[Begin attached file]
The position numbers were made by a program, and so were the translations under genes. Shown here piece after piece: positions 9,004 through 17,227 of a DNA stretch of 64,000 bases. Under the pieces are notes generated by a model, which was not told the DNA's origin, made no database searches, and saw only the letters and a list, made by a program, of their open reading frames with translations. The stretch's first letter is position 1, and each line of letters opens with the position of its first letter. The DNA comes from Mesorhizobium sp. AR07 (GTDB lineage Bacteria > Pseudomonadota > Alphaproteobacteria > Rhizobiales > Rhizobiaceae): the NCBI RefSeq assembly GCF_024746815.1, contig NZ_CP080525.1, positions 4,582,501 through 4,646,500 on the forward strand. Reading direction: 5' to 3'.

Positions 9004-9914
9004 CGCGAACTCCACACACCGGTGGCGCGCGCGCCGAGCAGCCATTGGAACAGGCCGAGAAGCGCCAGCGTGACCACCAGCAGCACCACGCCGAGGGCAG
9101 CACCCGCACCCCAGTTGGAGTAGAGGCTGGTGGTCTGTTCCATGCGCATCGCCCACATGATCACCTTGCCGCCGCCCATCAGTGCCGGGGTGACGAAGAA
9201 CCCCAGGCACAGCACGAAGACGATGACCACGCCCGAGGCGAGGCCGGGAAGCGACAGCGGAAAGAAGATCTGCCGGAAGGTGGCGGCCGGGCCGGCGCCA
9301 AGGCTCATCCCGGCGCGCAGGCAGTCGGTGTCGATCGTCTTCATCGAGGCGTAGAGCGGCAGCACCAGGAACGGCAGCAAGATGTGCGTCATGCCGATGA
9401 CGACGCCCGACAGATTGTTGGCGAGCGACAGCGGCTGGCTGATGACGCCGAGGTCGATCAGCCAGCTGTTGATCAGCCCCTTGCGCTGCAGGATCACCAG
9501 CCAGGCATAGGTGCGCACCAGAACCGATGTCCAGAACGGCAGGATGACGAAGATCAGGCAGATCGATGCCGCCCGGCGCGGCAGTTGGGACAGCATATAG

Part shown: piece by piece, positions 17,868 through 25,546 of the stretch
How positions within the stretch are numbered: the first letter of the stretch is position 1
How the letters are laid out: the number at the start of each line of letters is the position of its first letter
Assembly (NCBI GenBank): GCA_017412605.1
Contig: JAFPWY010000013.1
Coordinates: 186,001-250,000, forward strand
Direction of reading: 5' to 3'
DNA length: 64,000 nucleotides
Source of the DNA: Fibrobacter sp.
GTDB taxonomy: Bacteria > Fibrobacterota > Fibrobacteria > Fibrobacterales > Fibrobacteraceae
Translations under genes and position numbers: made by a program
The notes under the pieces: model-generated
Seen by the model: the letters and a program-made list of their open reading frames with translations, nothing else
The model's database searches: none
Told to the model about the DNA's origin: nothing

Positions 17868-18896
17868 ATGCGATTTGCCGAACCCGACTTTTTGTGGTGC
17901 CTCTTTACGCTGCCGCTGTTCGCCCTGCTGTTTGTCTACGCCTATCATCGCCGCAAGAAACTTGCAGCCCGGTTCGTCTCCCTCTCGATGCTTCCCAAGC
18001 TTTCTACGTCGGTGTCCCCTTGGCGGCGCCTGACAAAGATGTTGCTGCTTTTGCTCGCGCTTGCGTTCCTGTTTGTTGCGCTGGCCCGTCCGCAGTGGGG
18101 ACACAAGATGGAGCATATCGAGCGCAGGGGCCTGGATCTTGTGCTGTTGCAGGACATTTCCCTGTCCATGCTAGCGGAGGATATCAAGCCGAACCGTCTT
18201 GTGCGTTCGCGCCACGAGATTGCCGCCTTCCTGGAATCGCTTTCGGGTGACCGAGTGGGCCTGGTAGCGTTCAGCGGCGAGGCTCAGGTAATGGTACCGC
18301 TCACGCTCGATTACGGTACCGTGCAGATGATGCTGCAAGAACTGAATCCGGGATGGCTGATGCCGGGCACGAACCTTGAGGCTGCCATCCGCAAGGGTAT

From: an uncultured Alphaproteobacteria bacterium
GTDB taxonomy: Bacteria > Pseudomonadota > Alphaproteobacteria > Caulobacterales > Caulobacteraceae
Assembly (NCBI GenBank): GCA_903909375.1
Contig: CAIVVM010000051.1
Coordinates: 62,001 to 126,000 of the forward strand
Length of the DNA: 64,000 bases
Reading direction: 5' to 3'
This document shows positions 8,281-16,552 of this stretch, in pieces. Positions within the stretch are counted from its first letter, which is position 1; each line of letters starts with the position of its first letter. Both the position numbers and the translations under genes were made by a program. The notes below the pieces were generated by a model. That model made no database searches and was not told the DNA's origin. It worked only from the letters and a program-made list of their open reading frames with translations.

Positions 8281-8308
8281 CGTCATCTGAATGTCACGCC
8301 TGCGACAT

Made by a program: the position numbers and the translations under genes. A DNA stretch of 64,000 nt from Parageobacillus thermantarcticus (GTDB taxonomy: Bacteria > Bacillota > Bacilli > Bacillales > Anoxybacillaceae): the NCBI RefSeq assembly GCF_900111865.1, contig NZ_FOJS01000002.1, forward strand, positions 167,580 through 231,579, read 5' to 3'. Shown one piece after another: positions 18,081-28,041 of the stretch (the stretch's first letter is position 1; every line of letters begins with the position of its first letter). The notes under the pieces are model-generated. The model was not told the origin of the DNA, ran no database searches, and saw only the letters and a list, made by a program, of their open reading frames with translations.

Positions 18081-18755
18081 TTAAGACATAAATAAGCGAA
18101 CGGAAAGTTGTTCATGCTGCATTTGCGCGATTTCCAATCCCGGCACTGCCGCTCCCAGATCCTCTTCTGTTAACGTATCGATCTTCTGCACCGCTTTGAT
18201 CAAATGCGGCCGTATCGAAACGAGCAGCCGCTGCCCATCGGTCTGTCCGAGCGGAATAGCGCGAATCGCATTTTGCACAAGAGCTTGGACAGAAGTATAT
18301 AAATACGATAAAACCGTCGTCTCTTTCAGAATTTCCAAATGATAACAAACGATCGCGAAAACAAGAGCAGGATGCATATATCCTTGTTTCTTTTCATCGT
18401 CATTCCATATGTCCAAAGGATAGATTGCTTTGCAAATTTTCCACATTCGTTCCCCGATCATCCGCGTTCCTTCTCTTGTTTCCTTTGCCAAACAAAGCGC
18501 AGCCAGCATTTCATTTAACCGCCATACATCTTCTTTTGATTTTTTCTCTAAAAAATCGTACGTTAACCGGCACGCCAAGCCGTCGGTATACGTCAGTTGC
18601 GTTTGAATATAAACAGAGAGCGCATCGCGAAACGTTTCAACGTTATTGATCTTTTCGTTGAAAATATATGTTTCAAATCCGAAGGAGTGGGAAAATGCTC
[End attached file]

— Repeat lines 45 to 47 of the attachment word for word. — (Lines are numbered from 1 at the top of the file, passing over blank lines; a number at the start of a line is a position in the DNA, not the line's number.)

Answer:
18101 CGGAAAGTTGTTCATGCTGCATTTGCGCGATTTCCAATCCCGGCACTGCCGCTCCCAGATCCTCTTCTGTTAACGTATCGATCTTCTGCACCGCTTTGAT
18201 CAAATGCGGCCGTATCGAAACGAGCAGCCGCTGCCCATCGGTCTGTCCGAGCGGAATAGCGCGAATCGCATTTTGCACAAGAGCTTGGACAGAAGTATAT
18301 AAATACGATAAAACCGTCGTCTCTTTCAGAATTTCCAAATGATAACAAACGATCGCGAAAACAAGAGCAGGATGCATATATCCTTGTTTCTTTTCATCGT